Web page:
Imagine a scenario where you work as a firefighter. A fire starts at the fire department. It's not a big one by any stretch of the means, and can be easily controlled. You are the lead firefighter, but everyone else next to you went through fire drill training too, and the junior firefighter on call is present too
Do you step in and clear it?
The answer is no.
I will tell you why, with how I learned this, and how I applied it to running tampa devs
At a team I worked at, we built a SaaS product for a client. Every two weeks, we present updates to the client and it's stakeholders
I rose up to the occasion and presented almost every demo to the stakeholder, as I was the lead for that project
Then that project finished. I went to work under a different team. But I still continued that habit of stepping in
Sometimes the junior dev on the team didn't know how to solve a coding issue, so I'd just write it for them. Sometimes management would forget to onboard new team members, so I'd remind them. Sometimes I'd fix things that had nothing to do with my role.
Things became more stressful than it had to be. I had a conversation with a friend about it, and he told me this:
"Are you accountable for the work that you are stepping in to do?"
The answer was no. I was doing this out of good will. I was also shooting the company's processes in the foot, by being the single point of failure at the same time.
So during retro, I recommended a new set of processes. We should have a designated speaker for our stakeholder demos in writing.
It fell on deaf ears. From management's perspective, it was a non issue. Because I always stepped in, and things always worked out.
There came a time when there was a new junior dev on the team. He was assigned a ticket to work on, and I helped him through it.
At our pre-demo the day before, he demo'd the feature. It was verbally agreed he would also do it for our main stakeholder demo
Management forgot to invite him to that meeting. Junior dev also went missing that day too, totally unresponsive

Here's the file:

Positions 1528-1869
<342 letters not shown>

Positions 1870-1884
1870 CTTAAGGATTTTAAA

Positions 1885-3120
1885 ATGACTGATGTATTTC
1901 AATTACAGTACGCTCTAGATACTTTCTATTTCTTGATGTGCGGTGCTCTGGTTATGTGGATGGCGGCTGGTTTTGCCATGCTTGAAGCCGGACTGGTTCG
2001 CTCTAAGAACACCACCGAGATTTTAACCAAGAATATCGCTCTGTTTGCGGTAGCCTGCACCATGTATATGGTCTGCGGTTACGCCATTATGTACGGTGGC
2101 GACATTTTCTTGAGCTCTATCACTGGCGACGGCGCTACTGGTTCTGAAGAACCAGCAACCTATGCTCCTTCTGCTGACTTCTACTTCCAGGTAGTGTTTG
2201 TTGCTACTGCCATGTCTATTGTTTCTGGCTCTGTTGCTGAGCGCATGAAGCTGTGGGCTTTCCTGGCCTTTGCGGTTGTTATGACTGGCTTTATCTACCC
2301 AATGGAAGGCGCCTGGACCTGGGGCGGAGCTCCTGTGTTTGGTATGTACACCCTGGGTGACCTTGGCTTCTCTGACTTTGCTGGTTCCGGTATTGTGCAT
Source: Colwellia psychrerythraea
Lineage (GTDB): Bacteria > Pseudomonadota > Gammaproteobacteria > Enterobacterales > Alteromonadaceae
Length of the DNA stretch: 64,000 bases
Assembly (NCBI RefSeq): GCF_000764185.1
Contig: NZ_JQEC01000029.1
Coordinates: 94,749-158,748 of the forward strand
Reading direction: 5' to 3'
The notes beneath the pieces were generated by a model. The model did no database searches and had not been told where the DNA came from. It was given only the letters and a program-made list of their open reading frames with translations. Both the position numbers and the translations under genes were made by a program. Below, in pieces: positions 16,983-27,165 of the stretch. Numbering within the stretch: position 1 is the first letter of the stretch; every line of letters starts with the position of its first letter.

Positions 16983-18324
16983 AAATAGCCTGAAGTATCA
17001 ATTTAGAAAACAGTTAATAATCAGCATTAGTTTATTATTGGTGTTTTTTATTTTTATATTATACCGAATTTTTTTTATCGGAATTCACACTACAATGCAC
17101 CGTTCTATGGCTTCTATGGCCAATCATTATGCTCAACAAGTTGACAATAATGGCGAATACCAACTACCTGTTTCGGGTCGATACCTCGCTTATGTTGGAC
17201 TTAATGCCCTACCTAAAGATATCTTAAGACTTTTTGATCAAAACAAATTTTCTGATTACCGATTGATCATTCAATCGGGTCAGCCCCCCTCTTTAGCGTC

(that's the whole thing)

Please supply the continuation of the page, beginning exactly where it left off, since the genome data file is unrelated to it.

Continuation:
In our entire team of 20 people, that was the only thing we were demo'ing to show for 2 weeks of work. It didn't make sense only our frontend team of 5 people would present updates either.
So my product manager was in a rut. He didn't have anything prepared to show to the stakeholder. However, I was remoting in on the zoom call, ready to demo at any given moments notice
But then I remembered the conversation with my friend, accountability vs responsibility. I was not responsible (my name is not on the ticket) and not accountable (not the product owner or project lead).
So I let things burn
It took every fiber in me to not step in and save the day. I like helping people, so it killed me a bit on the inside to do this.
The demo was super embarassing. Morale on our team got shot through the door, management was not happy.
And then we had designated speakers for future demos, but this time on management's initiative. Just as I suggested a few weeks back
In turn this made all of our future demos even better.
Sometimes you have to let others fail to teach a hard lesson, don't always step in. I call it tough love
I apply this same principle at Tampa Devs. On our last networking event, I intentionally showed up late by 2 hours
I wanted to see if the event would self-organize on it's own. We had hosted at this same venue before, so people knew the drill.
And sure enough the meeting spot changed slightly. It actually went to a more optimal spot, because I didn't direct any traffic that day. Instead of meeting at the outside lawn, everyone met at the bar at the food court venue + directly outside of it
This is just a small example that I've applied to Tampa Devs. But there's more to come later. Ultimately I want to groom successors to it, so this is one of many means to get there. I will write about the other methods another time
Sometimes you have to let go and just let things burn.
Hardships creating learning opportunities for people to grow